Monday, May 29, 2017
However even though this was The Stooges' first TV series, it was not the first on planed. A lot of you may be aware of a live action TV pilot starring the Stooges that was never picked up called Jerks of all Trades as it has shown up on a lot of public domain DVDs. However the team also had some other animated series planned before this one. One of these was called Stooge Time, and it would have opened up with a 7minute live action sketch featuring the team after this for about 30 seconds the team would have spared each other with seltzer bottles, and that would have magically turned them animated and this would lead into a cartoon. The animation would have been achieved on this show through an invention of Moe's son in law, Norman Maurer, called Artiscope. Artiscope was a system that would film live actors and from there would create animation that would look like it was hand drawn, but really have no animators working on it. This device can be seen briefly in The Three Stooges feature film The Three Stooges in Orbit (Norman Maurer was a writer for the movie). Another animated TV show with the Three Stooges that never became a full series was The Three Stooges Scrapbook. A pilot was made for this series. Because the Stooges were becoming much more popular with children due to TV, parent groups were complaining about the violence of their films however cartoons with equal amounts of violence were also popular with children and there were (at this time at least (by the 1970's this would have changed drastically)) far less complaints about children watching these. So the show would open in live action and then Segway into an animated cartoon. The cartoons would feature more slapstick violence than the live action segment would. Unfortunately the cartoons were of very poor quality and because of this the series would never be released. However some brief clips of the pilot (including animated ones) do appear in The Three Stooges in Orbit.
Luckily in 1965 with The New Three Stooges the team finally had a Saturday Morning TV cartoon. Like The Three Stooges Scrapbook this series featured live action wraparounds with the Stooges introducing cartoons where the Stooges would provide their own voices. The first cartoon was called Little Bomb Maker Me and was done by Jay Ward Productions (famous for Rocky and Bullwinkle) and was done in a different style. However after this Cambria Pictures took over the series and did the rest of the cartoons. The live action segments were often directed by Edward Bernds, who directed many of the Stooges best shorts of the 1940's. Often appearing in these live action segments was Emil Sitka, who already had a long career as a supporting player for The Stooges. The main director and writer for the animated segments was David Detiege, who had previously been a writer for Humphry Bear shorts (for Disney) and Looney Tunes.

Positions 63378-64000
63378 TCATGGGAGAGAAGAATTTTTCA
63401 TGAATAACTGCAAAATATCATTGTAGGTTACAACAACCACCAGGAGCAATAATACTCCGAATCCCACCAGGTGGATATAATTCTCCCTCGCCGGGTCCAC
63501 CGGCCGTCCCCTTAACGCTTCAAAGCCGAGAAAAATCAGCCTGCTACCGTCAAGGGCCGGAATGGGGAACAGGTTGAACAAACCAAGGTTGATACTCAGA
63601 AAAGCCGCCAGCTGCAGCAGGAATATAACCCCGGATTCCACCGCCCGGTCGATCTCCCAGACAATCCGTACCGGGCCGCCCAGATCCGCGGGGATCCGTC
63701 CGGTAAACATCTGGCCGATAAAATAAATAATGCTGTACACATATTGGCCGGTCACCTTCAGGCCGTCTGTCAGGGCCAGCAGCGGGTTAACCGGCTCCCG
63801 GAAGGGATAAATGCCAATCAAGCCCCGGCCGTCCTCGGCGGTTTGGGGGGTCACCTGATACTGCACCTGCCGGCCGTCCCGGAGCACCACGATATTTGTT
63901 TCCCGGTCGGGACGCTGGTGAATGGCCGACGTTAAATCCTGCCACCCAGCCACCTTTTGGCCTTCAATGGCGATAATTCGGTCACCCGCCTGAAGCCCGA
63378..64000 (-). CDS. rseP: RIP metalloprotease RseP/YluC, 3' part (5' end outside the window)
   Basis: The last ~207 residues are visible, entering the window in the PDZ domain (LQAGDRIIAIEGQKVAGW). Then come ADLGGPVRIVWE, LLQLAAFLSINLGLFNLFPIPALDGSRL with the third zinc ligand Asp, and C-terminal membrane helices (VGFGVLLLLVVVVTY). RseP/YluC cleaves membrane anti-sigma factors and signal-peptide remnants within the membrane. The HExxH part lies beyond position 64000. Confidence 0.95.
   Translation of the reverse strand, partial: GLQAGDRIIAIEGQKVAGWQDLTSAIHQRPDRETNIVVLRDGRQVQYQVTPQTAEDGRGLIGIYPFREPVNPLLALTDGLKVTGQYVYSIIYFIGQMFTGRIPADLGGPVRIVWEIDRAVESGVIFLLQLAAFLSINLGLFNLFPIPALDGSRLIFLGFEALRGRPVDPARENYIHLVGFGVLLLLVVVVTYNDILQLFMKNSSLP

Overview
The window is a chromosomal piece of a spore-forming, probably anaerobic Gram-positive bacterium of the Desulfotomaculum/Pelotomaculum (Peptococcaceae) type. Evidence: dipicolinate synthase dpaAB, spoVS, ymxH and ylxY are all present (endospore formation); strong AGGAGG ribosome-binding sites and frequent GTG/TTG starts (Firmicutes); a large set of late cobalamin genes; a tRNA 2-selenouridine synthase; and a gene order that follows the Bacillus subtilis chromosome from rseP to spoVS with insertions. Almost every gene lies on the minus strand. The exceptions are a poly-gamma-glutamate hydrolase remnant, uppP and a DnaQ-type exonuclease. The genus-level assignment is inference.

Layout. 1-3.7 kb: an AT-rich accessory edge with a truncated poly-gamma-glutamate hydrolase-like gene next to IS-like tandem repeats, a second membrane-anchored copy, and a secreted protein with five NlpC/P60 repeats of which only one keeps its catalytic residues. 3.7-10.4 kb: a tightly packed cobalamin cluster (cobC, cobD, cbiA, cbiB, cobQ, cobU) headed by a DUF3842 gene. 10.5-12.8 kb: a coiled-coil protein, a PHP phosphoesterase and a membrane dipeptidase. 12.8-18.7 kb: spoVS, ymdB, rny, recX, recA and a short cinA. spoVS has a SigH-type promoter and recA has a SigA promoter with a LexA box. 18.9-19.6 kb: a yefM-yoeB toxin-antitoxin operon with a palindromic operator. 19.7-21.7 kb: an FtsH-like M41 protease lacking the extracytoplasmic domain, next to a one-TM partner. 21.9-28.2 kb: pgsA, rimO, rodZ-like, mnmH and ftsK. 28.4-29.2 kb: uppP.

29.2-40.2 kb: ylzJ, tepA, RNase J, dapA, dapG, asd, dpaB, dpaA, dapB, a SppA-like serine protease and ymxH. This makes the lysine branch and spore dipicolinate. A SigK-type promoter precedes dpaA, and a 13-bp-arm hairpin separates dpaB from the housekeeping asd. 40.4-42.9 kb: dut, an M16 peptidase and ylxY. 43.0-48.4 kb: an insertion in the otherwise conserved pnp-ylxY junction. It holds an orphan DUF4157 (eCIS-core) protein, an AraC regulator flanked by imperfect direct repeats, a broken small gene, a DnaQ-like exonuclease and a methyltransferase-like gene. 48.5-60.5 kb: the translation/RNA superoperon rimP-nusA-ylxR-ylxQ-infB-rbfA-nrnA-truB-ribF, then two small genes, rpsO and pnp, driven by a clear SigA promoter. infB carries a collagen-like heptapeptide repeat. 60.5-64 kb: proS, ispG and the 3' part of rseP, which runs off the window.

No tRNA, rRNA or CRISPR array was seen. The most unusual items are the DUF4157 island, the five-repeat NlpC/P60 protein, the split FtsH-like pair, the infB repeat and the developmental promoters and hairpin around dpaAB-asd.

-Michael J. Ruhland
Sunday, May 28, 2017
At the Old Town Music Hall in El Segundo, California this weekend was a fantastic film festival of 1930's cartoons. Now like many of you I grew up watching these cartoons on TV and loving them, but to see them in a movie theater (where they were originally meant to be seen) is a whole different experience and an even better one. When viewing these on a big screen and sharing the experience with many people who love these cartoons just like you do, somehow a different and even more addictive energy runs through one's body.
Before the cartoons began a very talented man named Bill Field played The Mighty Wurlitzer Organ, this was an organ specifically made to accompany silent films. It has many moving parts behind it and different from what you would see in a movie theater back then, we were actually shown these moving parts colored and on full display, no need to mention it was an incredible experience. After this we were lead in a sing along of many old standards.
After this animation historian Jerry Beck introduced these cartoons and gave great introductions to them supply us with many facts about the making of these films. Then the cartoons began. The set list included such classics as Betty Boop for President (1932), The Gorilla Mystery (1930, Mickey Mouse), Sinkin in the Bathtub (1930, the first Looney Tunes cartoon), I Love to Singa (1936, Merrie Melodies) Funny Face (1933, Flip the Frog), Let's Get Movin' (1936, Popeye), Hold it (1938, Color Classics), Page Miss Glory (1936, Merrie Melodies), Katnip College (1938, Merrie Melodies) and You Outa Be in Pictures (1940, Looney Tunes). Each of these cartoons are fantastic and deserve a post of their own. Seeing them with an audience only made them better.
Afterwards I got to talk to Jerry Beck and he signed a couple of books (he worked on) that I had and overall this was an incredible experience. The Old Town Music Hall does this annually, so if you love cartoons look for this, it is a real treat.
-Michael J. Ruhland
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